N arrives, her eyes wide as she takes in the big empty room.

We spend more than an hour making my statement, cross-referencing signed documents I have, creating a timeline. He writes carefully, without emotion. Just the facts. We fill a page. He prints it out from the computer, and I must write a long sentence in Russian then sign my name. He wants to help us. He tells me the police are tired of these crazy women making work for them when there are much more important things to do.

Downstairs, the man behind the glass studies N and me. He pauses dramatically then stamps my statement and shoves it in a drawer. I ask if anyone can see this document, especially E's mother. He roars with laughter and says no one will ever see this document.

We thank them, trying to talk through the thick glass. They are already distracted with something else, some information on a screen.

"Ok, criminals - go make some more crimes." The young policeman tells us, cracking a wry smile.

We drive a bit. I play back the whole morning now - my instincts are letting go. I breathe. We have coffee and pastries, our stomachs empty and sour by this time. It is already two.


I take E, her hand instantly squeezing mine. She looks up at me.

"Mom was laughing a lot when we left the station." She says, in a sort of monotone. "She said you are going to prison now, and I will never see you again."

Anger rises in my chest.

"But I'm here now, right?" I ask her.
She nods once, slowly.
"That's all that matters kiddo." I say under my breath.
She stops in the middle of the stairs, holds her arms up. I carry her the rest of the way, sit in the back of N's car with her, trying to crack a few jokes and lighten the mood.

At home, she is starving, having not eaten anything today and it's almost three. We make chilaquiles together, her shredding the tortilla into pieces with a sort of reckless joy, then cracking eggs and splattering the shells across the table. I stare at her for some time, absorbing the truth of her short life. I wonder what she will think of all this when she is older. What will she remember? What will she forget?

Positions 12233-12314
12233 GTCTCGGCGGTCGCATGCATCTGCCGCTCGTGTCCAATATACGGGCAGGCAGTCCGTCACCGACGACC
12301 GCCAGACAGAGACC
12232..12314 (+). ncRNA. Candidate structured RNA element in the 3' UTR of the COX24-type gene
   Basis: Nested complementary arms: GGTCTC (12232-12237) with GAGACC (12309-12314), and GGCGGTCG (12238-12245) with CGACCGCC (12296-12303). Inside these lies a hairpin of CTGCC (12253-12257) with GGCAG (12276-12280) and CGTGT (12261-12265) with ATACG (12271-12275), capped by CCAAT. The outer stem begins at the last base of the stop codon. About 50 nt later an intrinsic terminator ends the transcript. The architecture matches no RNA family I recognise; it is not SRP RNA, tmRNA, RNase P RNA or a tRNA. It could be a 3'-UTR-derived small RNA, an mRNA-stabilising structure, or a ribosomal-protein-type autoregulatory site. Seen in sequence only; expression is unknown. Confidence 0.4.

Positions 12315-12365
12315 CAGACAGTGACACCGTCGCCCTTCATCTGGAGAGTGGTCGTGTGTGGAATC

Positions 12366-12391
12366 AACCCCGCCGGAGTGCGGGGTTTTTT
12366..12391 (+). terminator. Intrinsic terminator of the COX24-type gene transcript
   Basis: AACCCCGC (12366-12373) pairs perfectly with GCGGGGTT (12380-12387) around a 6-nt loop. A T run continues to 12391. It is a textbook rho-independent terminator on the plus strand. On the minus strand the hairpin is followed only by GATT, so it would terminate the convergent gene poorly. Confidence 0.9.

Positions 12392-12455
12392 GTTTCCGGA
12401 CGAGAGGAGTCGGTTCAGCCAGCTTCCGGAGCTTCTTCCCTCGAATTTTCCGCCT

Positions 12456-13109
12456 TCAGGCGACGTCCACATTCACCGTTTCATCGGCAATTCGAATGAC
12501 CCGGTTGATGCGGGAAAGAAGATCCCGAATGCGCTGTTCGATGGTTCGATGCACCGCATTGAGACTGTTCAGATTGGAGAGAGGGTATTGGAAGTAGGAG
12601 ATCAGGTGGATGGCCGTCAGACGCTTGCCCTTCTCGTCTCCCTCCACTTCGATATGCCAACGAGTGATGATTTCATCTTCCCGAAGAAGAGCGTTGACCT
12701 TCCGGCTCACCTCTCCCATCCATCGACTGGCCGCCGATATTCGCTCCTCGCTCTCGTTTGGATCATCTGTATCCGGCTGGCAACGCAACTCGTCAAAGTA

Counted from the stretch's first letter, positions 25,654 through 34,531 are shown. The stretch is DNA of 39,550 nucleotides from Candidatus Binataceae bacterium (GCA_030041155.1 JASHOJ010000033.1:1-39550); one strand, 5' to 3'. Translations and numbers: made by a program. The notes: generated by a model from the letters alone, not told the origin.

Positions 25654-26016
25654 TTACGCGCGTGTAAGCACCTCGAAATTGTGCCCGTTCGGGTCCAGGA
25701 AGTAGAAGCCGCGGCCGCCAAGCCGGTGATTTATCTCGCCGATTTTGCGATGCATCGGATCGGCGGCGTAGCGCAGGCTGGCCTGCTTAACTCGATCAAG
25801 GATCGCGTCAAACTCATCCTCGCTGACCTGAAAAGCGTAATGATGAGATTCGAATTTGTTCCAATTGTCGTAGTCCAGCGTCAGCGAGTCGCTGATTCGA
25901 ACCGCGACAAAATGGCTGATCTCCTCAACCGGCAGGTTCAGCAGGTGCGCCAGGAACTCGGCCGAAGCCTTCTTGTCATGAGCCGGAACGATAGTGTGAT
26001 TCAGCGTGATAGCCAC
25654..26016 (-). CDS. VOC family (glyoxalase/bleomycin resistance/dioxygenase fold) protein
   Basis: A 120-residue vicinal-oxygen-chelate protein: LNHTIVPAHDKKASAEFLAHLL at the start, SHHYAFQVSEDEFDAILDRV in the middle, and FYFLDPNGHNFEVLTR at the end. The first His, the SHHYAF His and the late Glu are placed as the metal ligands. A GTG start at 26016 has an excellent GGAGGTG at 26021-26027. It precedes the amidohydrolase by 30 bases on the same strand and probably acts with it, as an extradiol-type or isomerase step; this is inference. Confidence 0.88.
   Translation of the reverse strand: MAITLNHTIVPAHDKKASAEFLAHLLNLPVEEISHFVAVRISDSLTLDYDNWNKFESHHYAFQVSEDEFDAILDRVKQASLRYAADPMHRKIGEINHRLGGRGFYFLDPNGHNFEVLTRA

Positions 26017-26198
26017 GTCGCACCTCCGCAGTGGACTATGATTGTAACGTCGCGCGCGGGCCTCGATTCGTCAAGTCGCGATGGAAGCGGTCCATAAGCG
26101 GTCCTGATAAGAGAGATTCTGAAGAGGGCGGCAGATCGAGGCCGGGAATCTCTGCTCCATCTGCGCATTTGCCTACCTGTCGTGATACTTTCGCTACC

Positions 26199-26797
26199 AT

I tell myself, she will remember the kitchen table. She will remember some cold grapefruit juice, and a big plate of eggs that we made together.

5 comments:

Julia, the Thanksgiving Girl said...

Omg, now that's an adventure! Thankfully, it seems all ended well and I sure hope there are no more trips to no police stations for you in the future! And E will surely remember how her dad never really left her side and was always there for her - and this would be all that would really matter.

liv said...

I can't imagine how anyone could wish you harm. How anyone could not see the good, the love, the kindness that shines from your eyes.

I don't really remember the shouting, or the food or what else happened on those days, I only remember my grandfather picking me up. What it felt like to be up, up so high. My arms around his neck, his head as big as the moon to me. The warmth of his face warming mine. It was so safe to be up high where all of it couldn't touch me and his face was the only thing I could see. Beautiful face.

Maybe, like me, she will remember being up. So close to your beautiful face, full of good and love and kindness.

I am so proud of you.

Marco North said...

Liv - thanks for sharing your story. In truth, E's mother suffers from Borderline Disorder, and will never get treated for it. She is not a fully functioning person, just a bundle of impulses and nerves suffering from extreme narcissism rolled into other symptoms. She is also very very smart, which makes her a confoundingly difficult person to manage. Love means nothing to her. She recognizes a sort of hierarchy, control and money. The rest is noise to her.

liv said...

Well then, in the face of that Marco, you are most valiant.

I hope that the energy and respect sent your way by those of us who follow your words in some small way compounds your strength.

Kristin Hartnett said...

She will remember that there is always something to trump the next worst thing. Rock trumps scissors...Daddy trumps fear. I wish you Grace...